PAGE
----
Date of Award

Summer 6-26-2020

Document Type


Degree Name

Doctor of Philosophy in Clinical Psychology (PhD)


Clinical Psychology

First Advisor/Committee Member

Amy Mezulis, Ph.D.

Second Advisor/Committee Member

Lynette Bikos, Ph.D.

Third Advisor/Committee Member

Jacob Bentley, Ph.D.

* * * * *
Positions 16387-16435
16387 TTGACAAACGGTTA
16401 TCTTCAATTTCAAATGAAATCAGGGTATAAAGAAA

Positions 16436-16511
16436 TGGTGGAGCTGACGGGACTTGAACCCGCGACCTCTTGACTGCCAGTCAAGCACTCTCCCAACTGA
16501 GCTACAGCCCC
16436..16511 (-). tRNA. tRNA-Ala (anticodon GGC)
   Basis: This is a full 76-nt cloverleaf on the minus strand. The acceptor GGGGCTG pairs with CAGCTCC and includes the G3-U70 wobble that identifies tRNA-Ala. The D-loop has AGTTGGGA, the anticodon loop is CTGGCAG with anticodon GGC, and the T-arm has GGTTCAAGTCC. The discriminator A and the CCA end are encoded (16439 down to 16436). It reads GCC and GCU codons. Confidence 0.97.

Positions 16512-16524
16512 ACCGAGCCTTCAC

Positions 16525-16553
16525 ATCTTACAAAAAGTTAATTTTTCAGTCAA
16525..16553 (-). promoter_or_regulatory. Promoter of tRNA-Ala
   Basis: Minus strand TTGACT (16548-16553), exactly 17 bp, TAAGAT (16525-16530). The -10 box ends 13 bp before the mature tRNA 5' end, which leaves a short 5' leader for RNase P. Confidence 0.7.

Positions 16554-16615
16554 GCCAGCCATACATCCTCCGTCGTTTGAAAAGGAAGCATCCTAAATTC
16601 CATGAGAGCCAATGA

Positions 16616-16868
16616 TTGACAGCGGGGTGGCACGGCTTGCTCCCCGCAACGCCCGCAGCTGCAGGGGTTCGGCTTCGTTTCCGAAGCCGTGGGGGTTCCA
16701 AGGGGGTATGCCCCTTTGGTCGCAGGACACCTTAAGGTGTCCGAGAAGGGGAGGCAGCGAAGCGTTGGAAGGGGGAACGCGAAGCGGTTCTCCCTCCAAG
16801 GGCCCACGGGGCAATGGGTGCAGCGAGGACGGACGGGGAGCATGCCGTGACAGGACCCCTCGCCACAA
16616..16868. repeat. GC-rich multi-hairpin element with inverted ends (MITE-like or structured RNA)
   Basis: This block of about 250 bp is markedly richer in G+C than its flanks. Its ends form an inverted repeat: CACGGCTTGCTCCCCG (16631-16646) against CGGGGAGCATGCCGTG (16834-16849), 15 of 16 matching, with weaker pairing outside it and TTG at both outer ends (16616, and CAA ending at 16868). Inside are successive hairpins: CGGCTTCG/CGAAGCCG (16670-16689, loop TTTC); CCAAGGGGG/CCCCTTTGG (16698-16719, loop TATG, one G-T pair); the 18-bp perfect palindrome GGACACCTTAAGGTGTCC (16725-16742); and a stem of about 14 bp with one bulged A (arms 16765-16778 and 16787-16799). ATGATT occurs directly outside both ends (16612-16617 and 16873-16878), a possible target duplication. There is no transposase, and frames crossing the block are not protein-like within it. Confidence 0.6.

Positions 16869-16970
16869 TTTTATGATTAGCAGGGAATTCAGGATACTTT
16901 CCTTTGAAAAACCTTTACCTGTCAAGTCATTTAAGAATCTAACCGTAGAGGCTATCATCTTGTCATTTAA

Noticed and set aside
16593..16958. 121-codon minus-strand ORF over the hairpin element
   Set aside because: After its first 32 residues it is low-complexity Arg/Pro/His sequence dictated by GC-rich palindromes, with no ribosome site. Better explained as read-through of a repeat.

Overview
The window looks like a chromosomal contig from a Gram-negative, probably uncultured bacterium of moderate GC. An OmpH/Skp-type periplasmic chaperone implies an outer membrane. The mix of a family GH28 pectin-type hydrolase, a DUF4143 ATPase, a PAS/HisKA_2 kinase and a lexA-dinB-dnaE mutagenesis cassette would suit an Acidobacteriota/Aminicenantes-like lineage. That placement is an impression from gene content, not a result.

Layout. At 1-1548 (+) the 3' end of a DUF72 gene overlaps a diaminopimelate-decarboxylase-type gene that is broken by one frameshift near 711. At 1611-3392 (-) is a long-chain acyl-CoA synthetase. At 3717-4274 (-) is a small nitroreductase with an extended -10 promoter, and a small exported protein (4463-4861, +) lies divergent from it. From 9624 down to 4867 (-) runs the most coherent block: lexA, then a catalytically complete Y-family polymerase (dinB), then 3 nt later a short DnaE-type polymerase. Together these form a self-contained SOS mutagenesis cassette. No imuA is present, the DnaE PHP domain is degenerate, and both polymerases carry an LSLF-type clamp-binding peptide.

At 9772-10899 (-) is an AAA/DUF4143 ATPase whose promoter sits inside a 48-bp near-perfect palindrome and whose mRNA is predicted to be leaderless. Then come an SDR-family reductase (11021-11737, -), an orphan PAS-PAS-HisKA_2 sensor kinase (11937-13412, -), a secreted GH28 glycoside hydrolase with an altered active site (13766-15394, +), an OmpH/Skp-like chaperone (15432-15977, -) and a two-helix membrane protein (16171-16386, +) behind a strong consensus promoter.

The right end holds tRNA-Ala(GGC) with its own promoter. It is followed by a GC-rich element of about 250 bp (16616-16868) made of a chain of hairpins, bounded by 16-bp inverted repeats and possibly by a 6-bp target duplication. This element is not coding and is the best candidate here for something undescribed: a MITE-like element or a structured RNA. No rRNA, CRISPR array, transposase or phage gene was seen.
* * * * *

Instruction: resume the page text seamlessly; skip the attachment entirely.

The relationship between trauma exposure and responding to positive affect and events is unclear. Depression may co-occur with trauma exposure, and may also independently predict responding to positive affect and events. The purpose of this study was to examine the relationships between trauma exposure, depressive symptoms, and responding to positive affect and positive life events among young adults. Participants were 277 (84.8% female, 56.3% Caucasian) undergraduates ages 18-39 (M = 19.67, SD = 2.22). At baseline, ANCOVAs were used to examine the relationships between trauma exposed/non-trauma exposed groups, as well as high/low depressive symptom groups, on responding to positive affect, i.e., dampening or positive rumination. Trauma exposure was not associated with greater dampening (F[1, 270] = 1.80, p = .181), but was associated with greater positive rumination (F[1, 271] = 5.27, p = .02) at baseline. The high depressive symptom group reported greater dampening (F(1,270) = 30.77, p <.001) and less positive rumination (F(1,271) = 3.97, p = .047). There was no significant interaction between trauma exposure and depression symptoms in predicting dampening (F[1,270] = .83, p = .36) or positive rumination (F[1,272] = .53, p = .47). Prospective analyses using Hierarchical Linear Modeling software found that trauma exposure groups did not differ on reported positive affect either prior to (unstandardized coefficient = -.12; t[125] = -.83; p = .38) or following best hourly event (unstandardized coefficient = -.01; t[125] = -.05; p = .96), nor on reported dampening (unstandardized coefficient = .05; t[125] = .54; p = .59) or positive rumination (unstandardized coefficient = .02; t[125] = .24; p = .81). The high depressive symptom group reported less positive affect both prior to (unstandardized coefficient = -.06; t[126] = -4.45; p < .001) and following best hourly events (unstandardized coefficient = -.49; t[126] = -3.34; p < .001). Hypotheses were not supported by findings, and limitations may have impacted results; however, findings highlighted potential avenues for future research on the impact of trauma and depression on responding to positive affect.